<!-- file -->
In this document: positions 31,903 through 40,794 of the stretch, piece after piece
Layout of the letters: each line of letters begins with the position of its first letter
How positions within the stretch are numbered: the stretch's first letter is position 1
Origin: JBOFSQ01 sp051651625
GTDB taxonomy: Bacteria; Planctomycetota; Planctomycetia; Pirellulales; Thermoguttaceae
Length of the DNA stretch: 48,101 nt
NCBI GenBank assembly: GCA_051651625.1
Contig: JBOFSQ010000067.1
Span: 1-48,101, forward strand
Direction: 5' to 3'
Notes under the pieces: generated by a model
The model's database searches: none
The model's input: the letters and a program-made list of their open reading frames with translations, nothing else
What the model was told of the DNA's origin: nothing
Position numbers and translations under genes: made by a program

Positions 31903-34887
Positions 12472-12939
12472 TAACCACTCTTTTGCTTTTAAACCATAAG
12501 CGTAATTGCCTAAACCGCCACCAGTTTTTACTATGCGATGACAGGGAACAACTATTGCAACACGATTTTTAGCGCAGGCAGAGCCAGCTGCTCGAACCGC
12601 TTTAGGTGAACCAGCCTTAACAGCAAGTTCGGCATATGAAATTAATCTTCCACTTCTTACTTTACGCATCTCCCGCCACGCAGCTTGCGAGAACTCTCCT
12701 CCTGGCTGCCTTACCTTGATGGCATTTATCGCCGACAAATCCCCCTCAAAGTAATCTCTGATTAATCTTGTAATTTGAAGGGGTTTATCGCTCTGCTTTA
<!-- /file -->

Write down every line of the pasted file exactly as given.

In this document: positions 31,903 through 40,794 of the stretch, piece after piece
Layout of the letters: each line of letters begins with the position of its first letter
How positions within the stretch are numbered: the stretch's first letter is position 1
Origin: JBOFSQ01 sp051651625
GTDB taxonomy: Bacteria; Planctomycetota; Planctomycetia; Pirellulales; Thermoguttaceae
Length of the DNA stretch: 48,101 nt
NCBI GenBank assembly: GCA_051651625.1
Contig: JBOFSQ010000067.1
Span: 1-48,101, forward strand
Direction: 5' to 3'
Notes under the pieces: generated by a model
The model's database searches: none
The model's input: the letters and a program-made list of their open reading frames with translations, nothing else
What the model was told of the DNA's origin: nothing
Position numbers and translations under genes: made by a program

Positions 31903-34887
Positions 12472-12939
12472 TAACCACTCTTTTGCTTTTAAACCATAAG
12501 CGTAATTGCCTAAACCGCCACCAGTTTTTACTATGCGATGACAGGGAACAACTATTGCAACACGATTTTTAGCGCAGGCAGAGCCAGCTGCTCGAACCGC
12601 TTTAGGTGAACCAGCCTTAACAGCAAGTTCGGCATATGAAATTAATCTTCCACTTCTTACTTTACGCATCTCCCGCCACGCAGCTTGCGAGAACTCTCCT
12701 CCTGGCTGCCTTACCTTGATGGCATTTATCGCCGACAAATCCCCCTCAAAGTAATCTCTGATTAATCTTGTAATTTGAAGGGGTTTATCGCTCTGCTTTA